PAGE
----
DAO 112:9-16 (2014)  -  DOI: https://doi.org/10.3354/dao02792

High susceptibility of the endangered dusky gopher frog to ranavirus

William B. Sutton1,2,*, Matthew J. Gray1, Rebecca H. Hardman1, Rebecca P. Wilkes3, Andrew J. Kouba4, Debra L. Miller1,3

1Center for Wildlife Health, Department of Forestry, Wildlife and Fisheries, University of Tennessee, Knoxville, TN 37996, USA
2Department of Agricultural and Environmental Sciences, Tennessee State University, Nashville, TN 37209, USA
3Department of Biomedical and Diagnostic Sciences, University of Tennessee Center of Veterinary Medicine, University of Tennessee, Knoxville, TN 37996, USA
4Memphis Zoo, Conservation and Research Department, Memphis, TN 38112, USA
*Corresponding author:

ABSTRACT: Amphibians are one of the most imperiled vertebrate groups, with pathogens playing a role in the decline of some species. Rare species are particularly vulnerable to extinction because populations are often isolated and exist at low abundance. The potential impact of pathogens on rare amphibian species has seldom been investigated. The dusky gopher frog Lithobates sevosus is one of the most endangered amphibian species in North America, with 100-200 individuals remaining in the wild. Our goal was to determine whether adult L. sevosus were susceptible to ranavirus, a pathogen responsible for amphibian die-offs worldwide. We tested the relative susceptibility of adult L. sevosus to ranavirus (103 plaque-forming units) isolated from a morbid bullfrog via 3 routes of exposure: intra-coelomic (IC) injection, oral (OR) inoculation, and water bath (WB) exposure. We observed 100% mortality of adult L. sevosus in the IC and WB treatments after 10 and 19 d, respectively. Ninety-five percent mortality occurred in the OR treatment over the 28 d evaluation period. No mortality was observed in the control treatment after 28 d. Our results indicate that L. sevosus is susceptible to ranavirus, and if adults in the wild are exposed to this pathogen, significant mortality could occur. Additionally, our study demonstrates that some adult amphibian species can be very susceptible to ranavirus, which has been often overlooked in North American studies. We recommend that conservation planners consider testing the susceptibility of rare amphibian species to ranavirus and that the adult age class is included in future challenge experiments.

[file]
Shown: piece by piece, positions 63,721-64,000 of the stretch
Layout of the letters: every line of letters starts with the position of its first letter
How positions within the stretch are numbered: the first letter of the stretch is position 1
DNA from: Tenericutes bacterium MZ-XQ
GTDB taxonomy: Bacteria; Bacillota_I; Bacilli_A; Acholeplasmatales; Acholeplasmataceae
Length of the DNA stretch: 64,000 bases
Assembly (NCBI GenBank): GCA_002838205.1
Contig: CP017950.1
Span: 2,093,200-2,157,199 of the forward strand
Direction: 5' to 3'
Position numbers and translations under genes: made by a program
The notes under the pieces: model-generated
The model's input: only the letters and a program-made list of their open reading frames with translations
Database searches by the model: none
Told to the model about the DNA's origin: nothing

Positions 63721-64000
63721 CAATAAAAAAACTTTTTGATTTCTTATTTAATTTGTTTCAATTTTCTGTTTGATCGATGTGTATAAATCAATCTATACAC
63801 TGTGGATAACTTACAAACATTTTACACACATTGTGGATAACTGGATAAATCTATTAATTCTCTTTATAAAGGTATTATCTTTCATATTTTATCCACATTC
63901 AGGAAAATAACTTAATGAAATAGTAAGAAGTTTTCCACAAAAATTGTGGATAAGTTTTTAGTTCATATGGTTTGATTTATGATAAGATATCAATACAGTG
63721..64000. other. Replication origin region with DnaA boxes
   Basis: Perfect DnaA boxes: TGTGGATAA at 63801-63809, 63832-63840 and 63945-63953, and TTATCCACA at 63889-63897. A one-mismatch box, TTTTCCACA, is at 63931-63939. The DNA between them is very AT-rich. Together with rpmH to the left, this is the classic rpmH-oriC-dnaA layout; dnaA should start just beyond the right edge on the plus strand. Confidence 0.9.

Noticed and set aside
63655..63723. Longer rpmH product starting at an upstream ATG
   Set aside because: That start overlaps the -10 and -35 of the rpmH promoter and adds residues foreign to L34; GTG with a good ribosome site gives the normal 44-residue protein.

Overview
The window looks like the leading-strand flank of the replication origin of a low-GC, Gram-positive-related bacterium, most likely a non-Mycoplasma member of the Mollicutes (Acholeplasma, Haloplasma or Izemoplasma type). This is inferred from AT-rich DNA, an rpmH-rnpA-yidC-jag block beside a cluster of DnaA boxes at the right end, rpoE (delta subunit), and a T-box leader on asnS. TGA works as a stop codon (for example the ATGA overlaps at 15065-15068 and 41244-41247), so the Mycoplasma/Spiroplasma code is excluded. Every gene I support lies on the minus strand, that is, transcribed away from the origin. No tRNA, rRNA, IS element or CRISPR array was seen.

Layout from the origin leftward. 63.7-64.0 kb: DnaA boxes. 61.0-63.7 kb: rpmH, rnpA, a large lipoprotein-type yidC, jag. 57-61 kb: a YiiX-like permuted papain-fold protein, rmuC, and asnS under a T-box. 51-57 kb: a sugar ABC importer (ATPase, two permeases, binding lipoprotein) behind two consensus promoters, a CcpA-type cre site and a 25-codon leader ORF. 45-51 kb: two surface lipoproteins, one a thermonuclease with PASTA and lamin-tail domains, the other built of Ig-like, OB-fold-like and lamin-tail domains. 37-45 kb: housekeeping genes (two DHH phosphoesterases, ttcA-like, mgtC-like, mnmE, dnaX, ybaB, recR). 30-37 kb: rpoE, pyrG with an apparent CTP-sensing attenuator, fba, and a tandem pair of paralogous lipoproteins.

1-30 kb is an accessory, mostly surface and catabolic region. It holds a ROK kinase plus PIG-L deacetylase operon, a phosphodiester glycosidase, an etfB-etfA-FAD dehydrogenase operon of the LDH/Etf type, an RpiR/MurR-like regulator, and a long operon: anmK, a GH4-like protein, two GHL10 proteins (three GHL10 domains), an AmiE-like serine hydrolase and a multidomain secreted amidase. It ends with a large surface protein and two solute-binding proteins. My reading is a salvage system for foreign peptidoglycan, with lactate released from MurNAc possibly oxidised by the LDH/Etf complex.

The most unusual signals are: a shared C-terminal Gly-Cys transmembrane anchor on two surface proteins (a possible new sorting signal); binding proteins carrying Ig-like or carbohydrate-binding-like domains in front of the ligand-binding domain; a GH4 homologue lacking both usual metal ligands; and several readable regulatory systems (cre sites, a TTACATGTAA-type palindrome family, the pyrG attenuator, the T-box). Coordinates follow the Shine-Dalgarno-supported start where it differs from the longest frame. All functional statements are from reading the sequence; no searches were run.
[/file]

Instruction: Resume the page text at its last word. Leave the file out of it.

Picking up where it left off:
KEY WORDS: Anuran · Histopathology · Iridovirus · Ranidae


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Cite this article as: Sutton WB, Gray MJ, Hardman RH, Wilkes RP, Kouba AJ, Miller DL (2014) High susceptibility of the endangered dusky gopher frog to ranavirus. Dis Aquat Org 112:9-16. https://doi.org/10.3354/dao02792

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